JAMB under Oloyede appears to be on top of the admission situation in the country, and to that extent, he is like a poster boy for this administration. However the old arguments about a centralised admission system and what it portends for the country will not go away. This is because they have lots of merits. Why does a country of 183 million that hopes to lead Africa, concentrate all its tertiary admission in one portal when it can have multiple and ensure a more efficient system? Yes, it can be argued that today, the system appears to be delivering; suppose we have a team that cannot deliver? Does the Briton not have a trite that you do not put all your eggs in one basket? JAMB is a human creation run by human beings; supposing there is a derailment, it means that the entire tertiary system and our knowledge base will be compromised.
There are other fundamental questions. For instance, can we culture knowledge if our tertiary admission process is based on 45 percent merit? If every Nigerian has a right a right to live in any part of the country, why should we have “catchment area” which means giving admission advantage to candidates said to be indigenes of the state where a tertiary institution is based, or states said to be contiguous to such an area? There is also the issue of giving advantage to applicants from states that are supposedly, disadvantaged educationally. This is an archaic policy that has been abused. After 57 years of independence and preferential treatment, the states classified as being educationally disadvantaged need to be assisted to grow out of this syndrome, and the best way is to abolish it. But so long as they are bottle fed, they will continue to crawl. Also, we must not forget that we are in a competitive world, and that the rest of humanity will not wait for us. In any case, why should a Nigerian child be punished or discriminated against because his parents happen to come from a state deemed educationally advanced? Why should there be discrimination between two children born in the same area, attending the same primary school and taught by the same teachers? Why should one of them score 110 in a post-primary school entrance examination but is denied admission into a Federal Government College while his classmate with 40 marks is admitted based on the states their parents come from? This policy which was well intentioned now breeds bitterness not just in the minds of parents whose children are short changed, but also in those of the affected children. How do we imbibe patriotism in a child that feels manifestly cheated?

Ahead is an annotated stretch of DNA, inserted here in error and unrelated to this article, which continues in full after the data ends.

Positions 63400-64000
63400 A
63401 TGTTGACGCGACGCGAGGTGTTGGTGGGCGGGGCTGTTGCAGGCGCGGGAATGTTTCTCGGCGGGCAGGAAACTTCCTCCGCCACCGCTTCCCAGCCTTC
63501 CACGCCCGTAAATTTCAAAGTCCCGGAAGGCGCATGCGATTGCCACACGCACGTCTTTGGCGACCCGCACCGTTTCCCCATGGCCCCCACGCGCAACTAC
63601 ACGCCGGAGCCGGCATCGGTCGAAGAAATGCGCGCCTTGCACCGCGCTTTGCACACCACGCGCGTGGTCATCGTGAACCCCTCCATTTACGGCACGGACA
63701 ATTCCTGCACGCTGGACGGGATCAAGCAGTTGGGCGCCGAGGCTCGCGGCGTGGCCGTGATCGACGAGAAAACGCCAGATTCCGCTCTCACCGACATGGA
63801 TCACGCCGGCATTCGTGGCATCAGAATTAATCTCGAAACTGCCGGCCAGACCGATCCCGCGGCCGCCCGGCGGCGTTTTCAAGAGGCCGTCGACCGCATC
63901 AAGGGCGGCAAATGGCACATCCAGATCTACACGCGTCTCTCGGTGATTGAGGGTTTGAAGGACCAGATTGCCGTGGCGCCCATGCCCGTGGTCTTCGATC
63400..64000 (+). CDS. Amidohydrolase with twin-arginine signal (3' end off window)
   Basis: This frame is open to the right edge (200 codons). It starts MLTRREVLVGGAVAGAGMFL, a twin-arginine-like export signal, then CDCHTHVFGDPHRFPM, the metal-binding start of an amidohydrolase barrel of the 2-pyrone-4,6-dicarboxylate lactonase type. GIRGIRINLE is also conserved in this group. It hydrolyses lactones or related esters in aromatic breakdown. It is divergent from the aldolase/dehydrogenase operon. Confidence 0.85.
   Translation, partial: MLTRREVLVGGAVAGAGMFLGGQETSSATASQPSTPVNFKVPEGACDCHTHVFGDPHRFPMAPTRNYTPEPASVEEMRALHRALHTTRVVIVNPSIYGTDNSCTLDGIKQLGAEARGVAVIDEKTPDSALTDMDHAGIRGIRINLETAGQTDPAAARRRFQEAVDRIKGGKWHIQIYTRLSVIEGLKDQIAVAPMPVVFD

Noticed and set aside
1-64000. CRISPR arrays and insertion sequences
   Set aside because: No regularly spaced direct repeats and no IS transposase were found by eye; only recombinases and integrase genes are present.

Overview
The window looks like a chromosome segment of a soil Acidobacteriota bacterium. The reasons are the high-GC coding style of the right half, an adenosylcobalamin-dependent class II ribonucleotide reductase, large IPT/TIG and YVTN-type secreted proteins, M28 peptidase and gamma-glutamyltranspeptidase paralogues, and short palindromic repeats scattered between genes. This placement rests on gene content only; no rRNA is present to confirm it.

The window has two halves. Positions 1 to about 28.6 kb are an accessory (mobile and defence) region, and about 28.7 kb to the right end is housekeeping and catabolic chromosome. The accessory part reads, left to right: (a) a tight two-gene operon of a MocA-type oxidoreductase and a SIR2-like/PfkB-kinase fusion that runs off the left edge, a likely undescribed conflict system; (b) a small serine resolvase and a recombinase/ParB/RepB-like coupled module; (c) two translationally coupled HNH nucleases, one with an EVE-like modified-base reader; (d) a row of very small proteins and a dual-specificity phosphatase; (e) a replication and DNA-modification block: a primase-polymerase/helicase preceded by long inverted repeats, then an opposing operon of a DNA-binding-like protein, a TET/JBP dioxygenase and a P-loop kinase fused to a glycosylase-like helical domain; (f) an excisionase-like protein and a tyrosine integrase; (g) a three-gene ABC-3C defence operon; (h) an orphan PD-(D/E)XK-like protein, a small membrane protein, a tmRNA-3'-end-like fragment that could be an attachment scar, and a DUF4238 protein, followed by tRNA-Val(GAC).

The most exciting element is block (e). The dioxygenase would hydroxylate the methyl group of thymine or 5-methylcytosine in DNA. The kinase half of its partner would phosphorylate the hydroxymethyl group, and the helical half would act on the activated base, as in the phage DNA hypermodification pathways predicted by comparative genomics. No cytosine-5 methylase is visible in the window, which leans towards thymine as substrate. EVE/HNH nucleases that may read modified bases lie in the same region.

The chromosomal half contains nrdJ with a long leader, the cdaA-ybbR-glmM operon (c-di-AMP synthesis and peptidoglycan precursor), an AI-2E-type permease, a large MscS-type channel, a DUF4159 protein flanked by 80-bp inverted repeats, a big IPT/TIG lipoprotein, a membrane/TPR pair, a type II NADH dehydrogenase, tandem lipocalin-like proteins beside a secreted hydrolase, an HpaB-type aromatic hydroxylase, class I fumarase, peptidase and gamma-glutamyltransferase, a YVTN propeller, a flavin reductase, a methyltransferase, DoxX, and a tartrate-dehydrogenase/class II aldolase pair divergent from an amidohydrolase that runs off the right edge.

These are matters beyond JAMB. However, JAMB that seems to have embraced information and communication technology must realise it is still operating at the primary level; schools are no longer so much about physical structures, virtual tertiary institutions are multiplying across the world. This should rub off on JAMB which can have a five-year plan within which candidates will write their examinations from the comfort of their bedrooms.